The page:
Mubarak inherited an economic system from Sadat that had begun a process of infitah (opening), by which his predecessor aimed to move from state ownership of strategic industries — a legacy of Gamal Abdel Nasser's Arab Socialism — toward the free-market model. Mubarak continued this program, and eventually, private enterprise came to dominate the Egyptian economy. The private sector's contribution to the GDP rose from 30% in 1991 to 80% in 2006, according to Youssef Boutros Ghali, Mubarak's last finance minister, who was sentenced in absentia to life in prison on corruption charges.

Mubarak's failure to develop a truly free market economy, one that was without political interference, also meant he failed to create equitable growth that provided enough jobs for a fast-growing, young population.

Opposition to Mubarak's rule grew throughout the 2000s, including against rampant police torture, economic inequality, and a perceived plan to have his younger son Gamal succeed him in power. The opposition coalesced into a mass uprising on January 25, 2011, that eventually formed the army to remove him from power on February 11, 2011.

In a leaked audio recording featuring Mubarak and published by his supporters Facebook page "We are sorry Mr. President" in 2018, the deposed president said that he was planning to leave power by 2011 and that his plan to pass on the presidency to his son was nothing more than a rumor spread by the Americans.

In March 2017, Mubarak was acquitted on charges related to the killing of protesters during the 2011 uprising that led to his ouster. At the time, judicial authorities stated that he had already spent three years in detention, which constituted the three-year sentence he received in the presidential palaces corruption case.

Following his February ouster, Mubarak was detained in April 2011 as investigations began on several charges against him, but spent most of his time in custody between different hospitals. On March 24, 2017, Mubarak was officially released from custody and went back to live in his villa in Heliopolis.

Mubarak is survived by his wife, Suzanne, and his two sons, Gamal and Alaa, both of whom are legally banned from political life for their conviction alongside him in the presidential palaces case. He is also survived by three grandchildren.

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In Northern Kenya, Where Climate Change Is Measured In Starving Children

The worst drought in 40 years, which has deepened from the effects of climate change, is hitting the young the hardest around the Horn of Africa. A close-up look at the victims, and attempts to save lives and limit lasting effects on an already fragile region in Kenya.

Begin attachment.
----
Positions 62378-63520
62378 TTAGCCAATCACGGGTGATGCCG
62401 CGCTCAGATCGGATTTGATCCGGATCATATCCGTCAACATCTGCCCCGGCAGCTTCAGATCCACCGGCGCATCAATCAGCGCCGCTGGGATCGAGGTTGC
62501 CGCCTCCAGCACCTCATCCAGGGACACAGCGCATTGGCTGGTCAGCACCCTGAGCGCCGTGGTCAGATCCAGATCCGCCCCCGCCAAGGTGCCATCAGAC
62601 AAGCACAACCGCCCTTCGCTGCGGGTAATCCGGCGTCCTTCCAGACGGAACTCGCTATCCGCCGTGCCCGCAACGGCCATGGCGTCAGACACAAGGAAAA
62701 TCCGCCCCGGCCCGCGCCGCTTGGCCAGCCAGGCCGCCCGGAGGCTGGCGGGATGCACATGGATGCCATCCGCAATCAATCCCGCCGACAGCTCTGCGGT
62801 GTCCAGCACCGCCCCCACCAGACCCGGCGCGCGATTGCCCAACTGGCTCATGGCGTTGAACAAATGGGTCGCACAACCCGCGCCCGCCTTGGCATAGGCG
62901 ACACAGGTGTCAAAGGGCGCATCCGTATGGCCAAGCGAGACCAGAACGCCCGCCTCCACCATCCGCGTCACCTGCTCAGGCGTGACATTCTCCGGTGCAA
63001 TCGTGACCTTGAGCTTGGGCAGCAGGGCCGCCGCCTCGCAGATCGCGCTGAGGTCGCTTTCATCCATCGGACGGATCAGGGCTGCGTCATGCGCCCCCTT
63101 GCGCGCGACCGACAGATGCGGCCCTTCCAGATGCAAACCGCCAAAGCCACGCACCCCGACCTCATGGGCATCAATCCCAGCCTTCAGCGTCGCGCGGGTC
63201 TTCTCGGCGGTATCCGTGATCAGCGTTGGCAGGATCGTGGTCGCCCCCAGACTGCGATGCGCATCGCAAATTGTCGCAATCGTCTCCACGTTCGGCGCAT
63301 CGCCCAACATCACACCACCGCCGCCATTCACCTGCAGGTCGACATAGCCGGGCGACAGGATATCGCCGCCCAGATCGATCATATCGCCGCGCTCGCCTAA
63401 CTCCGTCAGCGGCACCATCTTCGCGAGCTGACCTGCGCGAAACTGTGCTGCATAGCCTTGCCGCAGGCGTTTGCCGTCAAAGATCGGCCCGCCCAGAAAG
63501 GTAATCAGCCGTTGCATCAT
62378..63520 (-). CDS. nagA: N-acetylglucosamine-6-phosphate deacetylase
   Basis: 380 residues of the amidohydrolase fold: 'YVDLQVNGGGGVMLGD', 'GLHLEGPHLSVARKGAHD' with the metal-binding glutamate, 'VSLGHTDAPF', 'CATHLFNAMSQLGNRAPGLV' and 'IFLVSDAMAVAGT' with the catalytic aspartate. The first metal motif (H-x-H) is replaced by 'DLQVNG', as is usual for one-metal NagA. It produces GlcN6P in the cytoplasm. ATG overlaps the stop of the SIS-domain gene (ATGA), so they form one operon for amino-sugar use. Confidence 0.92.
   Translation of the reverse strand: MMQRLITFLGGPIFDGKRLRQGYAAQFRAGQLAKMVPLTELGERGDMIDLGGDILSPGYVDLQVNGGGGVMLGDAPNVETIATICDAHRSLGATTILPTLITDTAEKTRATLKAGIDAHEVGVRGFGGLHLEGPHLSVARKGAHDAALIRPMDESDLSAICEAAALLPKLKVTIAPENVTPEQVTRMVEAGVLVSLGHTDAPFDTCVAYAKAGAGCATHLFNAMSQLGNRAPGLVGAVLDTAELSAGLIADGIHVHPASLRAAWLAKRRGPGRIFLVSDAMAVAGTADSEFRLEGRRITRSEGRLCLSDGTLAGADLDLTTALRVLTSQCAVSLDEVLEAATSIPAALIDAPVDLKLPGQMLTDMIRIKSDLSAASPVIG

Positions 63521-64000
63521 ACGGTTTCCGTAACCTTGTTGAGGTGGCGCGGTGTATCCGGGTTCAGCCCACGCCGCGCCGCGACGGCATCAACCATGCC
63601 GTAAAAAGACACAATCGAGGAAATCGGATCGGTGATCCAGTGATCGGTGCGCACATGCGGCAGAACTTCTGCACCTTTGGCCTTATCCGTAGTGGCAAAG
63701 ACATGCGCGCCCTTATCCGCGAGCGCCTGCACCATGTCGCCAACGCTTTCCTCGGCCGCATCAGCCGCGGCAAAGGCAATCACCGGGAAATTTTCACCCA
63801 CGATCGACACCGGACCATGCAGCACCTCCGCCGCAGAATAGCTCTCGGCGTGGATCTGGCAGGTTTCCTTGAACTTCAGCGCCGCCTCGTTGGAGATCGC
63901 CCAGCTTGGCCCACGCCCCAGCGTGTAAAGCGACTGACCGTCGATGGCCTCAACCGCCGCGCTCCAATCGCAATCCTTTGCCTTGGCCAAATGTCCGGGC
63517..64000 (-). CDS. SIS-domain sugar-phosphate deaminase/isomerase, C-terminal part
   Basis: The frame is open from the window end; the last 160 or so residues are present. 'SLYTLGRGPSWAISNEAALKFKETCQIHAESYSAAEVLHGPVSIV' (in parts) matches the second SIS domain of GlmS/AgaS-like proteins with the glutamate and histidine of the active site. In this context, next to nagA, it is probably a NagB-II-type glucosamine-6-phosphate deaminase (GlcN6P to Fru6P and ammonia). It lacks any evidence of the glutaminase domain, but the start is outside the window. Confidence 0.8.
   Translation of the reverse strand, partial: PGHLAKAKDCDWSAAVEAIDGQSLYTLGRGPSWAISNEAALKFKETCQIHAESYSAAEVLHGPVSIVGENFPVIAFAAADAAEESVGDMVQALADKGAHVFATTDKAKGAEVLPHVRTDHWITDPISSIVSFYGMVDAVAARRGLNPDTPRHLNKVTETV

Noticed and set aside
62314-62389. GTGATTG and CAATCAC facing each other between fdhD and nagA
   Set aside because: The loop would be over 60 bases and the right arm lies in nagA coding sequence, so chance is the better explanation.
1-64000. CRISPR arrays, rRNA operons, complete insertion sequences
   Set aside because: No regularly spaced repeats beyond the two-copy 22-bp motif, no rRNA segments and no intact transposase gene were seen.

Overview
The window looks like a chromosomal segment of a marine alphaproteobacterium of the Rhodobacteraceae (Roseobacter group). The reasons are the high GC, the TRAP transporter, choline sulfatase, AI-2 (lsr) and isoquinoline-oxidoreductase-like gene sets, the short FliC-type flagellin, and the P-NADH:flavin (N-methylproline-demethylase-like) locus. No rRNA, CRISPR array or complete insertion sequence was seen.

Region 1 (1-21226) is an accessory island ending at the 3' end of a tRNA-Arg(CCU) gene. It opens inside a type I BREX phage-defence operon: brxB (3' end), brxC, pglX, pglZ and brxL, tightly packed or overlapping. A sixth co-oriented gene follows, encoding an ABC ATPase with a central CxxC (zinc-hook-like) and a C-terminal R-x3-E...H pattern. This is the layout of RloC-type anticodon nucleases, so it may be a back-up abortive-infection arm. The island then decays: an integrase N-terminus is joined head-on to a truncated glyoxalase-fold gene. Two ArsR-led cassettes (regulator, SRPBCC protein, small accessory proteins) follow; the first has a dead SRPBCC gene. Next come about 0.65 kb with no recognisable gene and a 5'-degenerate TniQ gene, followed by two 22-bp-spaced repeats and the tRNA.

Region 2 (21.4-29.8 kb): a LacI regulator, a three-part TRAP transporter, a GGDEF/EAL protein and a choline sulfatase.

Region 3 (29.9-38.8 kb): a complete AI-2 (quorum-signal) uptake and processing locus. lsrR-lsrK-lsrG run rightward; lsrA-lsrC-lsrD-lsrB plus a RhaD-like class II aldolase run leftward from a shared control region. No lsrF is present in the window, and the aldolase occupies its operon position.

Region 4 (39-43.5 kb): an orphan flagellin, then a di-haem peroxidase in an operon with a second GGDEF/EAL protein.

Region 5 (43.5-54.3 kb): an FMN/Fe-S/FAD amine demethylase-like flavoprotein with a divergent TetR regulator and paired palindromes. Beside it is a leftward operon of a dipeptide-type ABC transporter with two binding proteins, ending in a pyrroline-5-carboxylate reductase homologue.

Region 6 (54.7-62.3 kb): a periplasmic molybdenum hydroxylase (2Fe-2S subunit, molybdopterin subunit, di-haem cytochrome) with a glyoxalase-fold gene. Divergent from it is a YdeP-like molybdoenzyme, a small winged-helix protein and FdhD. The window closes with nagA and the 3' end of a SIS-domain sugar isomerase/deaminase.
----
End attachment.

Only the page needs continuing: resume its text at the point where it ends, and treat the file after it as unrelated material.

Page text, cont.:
Photo of five mothers holding their malnourished children

At feeding time, nurses and aides encourage mothers to socialize their children and stimulate them to eat.

Georgina Gustin

KAKUMA — The words "Stabilization Ward" are painted in uneven black letters above the entrance, but everyone in this massive refugee camp in Kakuma, Kenya, calls it ya maziwa: The place of milk.

Rescue workers and doctors, mothers and fathers, have carried hundreds of starving children through the doors of this one-room hospital wing, which is sometimes so crowded that babies and toddlers have to share beds. A pediatric unit is only a few steps away, but malnourished children don’t go there. They need special care, and even that doesn’t always save them.

In an office of the International Rescue Committee nearby, Vincent Opinya sits behind a desk with figures on dry-erase boards and a map of the camp on the walls around him. “We’ve lost 45 children this year due to malnutrition,” he says, juggling emergencies, phone calls, and texts. “We’re seeing a significant increase in malnutrition cases as a result of the drought — the worst we’ve faced in 40 years.”

From January to June, the ward experienced an 800 percent rise in admissions of children under 5 who needed treatment for malnourishment — a surge that aid groups blame mostly on a climate change-fueled drought that has turned the region into a parched barren.

Opinya, the nutrition manager for the IRC here, has had to rattle off these statistics many times, but the reality of the numbers is starting to crack his professional armor. “It’s a very sad situation,” he says, wearily. And he believes it will only get worse. A third year of drought is likely on the way.

More children may die. But millions will survive malnutrition and hunger only to live through a compromised future, researchers say. The longer-term health effects of this drought — weakened immune systems, developmental problems — will persist for a generation or more, with consequences that will cascade into communities and societies for decades.